Tuesday, December 7, 2010
Trio of female drummers perform in Dallas Friday and Saturday
The women are slated to perform a tribute to the most famous female drummer of this generation, Shelia E.
On Friday, December 10 and Saturday, December 11 at 9 p.m., three prolific female drummers will electrify the Clarence Muse cafe theatre at the Dallas Convention Center Theatre Complex with their jazz, funk, and gospel sounds. The Black Academy of Arts and Letters’ (TBAAL) Women in Rhythm Triple Threat concert will feature Pockett (Danielle Brown), Quita (JaQuita Jones), and Tymeshia Lloyd showcasing their craft to the crowd. The women are slated to perform a tribute to the most famous female drummer of this generation, Shelia E. Accompanying the ladies are April Roy on keys and vocals, Joyce Spencer on saxophone and Candace “Mahogany” Miller on keys and vocals. Tickets are $10 and are on sale at the TBAAL box office, at the corner of Akard and Canton streets, by calling 214-743-2400.
The North Dallas Gazette interviewed Lloyd, who serves as youth minister for Threshold Ministries International in Richardson, about the concert and her development into a gospel drummer.
North Dallas Gazette: Do you have any drummers who inspire you?
Lloyd: I admire Chris Coleman because he is very knowledgeable of his craft and his presentation and showmanship is awesome, and he has fun with his craft. Calvin Rogers (a gospel drummer) has played for everybody from Marvin Sapp to Shirley Caesar. Sheila E. has been out for years, and I know she has had challenges in her life. I want to be like Sheila E. because she has done it all as a female drummer. Cora Dunham; she is bad.
What do you enjoy most about being a drummer?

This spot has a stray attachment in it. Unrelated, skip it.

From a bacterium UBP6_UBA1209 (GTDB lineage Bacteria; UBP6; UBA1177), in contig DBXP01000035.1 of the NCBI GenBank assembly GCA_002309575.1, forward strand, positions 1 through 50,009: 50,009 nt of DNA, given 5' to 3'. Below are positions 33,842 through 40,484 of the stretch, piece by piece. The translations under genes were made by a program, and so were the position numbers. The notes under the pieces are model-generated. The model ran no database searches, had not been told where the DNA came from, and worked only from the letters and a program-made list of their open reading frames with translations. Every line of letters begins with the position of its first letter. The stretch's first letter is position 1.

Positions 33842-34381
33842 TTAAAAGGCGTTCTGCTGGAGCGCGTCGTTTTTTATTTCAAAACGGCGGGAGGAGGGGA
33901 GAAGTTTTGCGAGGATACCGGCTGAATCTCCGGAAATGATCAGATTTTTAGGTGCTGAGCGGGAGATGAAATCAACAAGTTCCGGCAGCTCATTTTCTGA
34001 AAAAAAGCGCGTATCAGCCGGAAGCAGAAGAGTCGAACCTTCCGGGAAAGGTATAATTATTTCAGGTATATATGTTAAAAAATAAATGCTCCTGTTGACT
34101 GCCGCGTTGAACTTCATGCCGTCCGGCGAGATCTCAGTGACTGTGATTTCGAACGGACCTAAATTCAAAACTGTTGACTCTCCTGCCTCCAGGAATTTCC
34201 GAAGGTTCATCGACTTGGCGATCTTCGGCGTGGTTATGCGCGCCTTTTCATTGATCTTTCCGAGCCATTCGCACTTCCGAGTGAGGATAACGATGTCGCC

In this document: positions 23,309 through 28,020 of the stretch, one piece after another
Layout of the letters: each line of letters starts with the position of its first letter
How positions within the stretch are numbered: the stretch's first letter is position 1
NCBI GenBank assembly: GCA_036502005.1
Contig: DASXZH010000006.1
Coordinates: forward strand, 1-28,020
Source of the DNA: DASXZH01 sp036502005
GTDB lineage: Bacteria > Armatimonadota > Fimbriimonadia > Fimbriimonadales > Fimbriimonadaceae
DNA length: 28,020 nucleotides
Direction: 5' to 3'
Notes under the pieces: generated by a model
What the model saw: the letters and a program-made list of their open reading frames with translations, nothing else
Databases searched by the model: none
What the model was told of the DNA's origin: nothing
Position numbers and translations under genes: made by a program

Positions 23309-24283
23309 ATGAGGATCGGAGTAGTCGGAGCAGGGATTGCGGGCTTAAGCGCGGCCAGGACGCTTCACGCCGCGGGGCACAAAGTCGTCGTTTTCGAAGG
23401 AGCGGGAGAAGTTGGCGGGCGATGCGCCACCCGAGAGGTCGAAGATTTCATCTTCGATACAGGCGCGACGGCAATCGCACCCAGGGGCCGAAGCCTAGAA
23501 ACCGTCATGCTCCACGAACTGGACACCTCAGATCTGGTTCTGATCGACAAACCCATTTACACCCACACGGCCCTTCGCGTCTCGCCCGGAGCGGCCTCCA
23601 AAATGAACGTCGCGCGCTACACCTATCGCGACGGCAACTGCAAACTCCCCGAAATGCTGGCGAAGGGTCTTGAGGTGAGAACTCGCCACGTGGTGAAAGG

Lloyd: By God blessing me with the gift to be a drummer, it brings a lot to my worship life and it allows me to be closer to Him. Being a musician for Him has brought me some of the most peaceful times in my life.
How long have you been a drummer?
Lloyd: At 6 years old, I began to play around with music. My mother played a lot of jazz and gospel music in the house. I would beat around on my grandmother’s bake ware. I also beat boxed with my brother, Reginald. At that moment, I knew my gift. In 1998, one of my aunts died. She was a singer and an inspiration for me. After she died, something inside of said to go ahead and pursue drumming. After high school, I got to play with several people including Rebecca Friedlander and Anna Howard, and I performed in the Gospel Music Workshop of 2006.
Tell me a little about the Women in Rhythm Triple Threat event.
Lloyd: This is my first big debut to come together with three female drummers in the public eye and not just in the church. I am 100 percent happy. I have always wanted to do something that brings honor and glory to God. I want to move in the gospel arena and jazz and neo-soul arenas. I am asking God to open the doors so I can do.
Do you play other instruments?
Lloyd: I do play the lead guitar that I practice on continually. I have a desire to learn it.
How would you go about encouraging females who want to become a drummer?
Lloyd: First and foremost keep God first, practice on your craft and get around people who believe in you and don’t give up on you because people will discourage you from your craft. Always take constructive criticism; and don’t let arrogance hinder you from going farther in life.
Pegasus News Content partner - North Dallas Gazette
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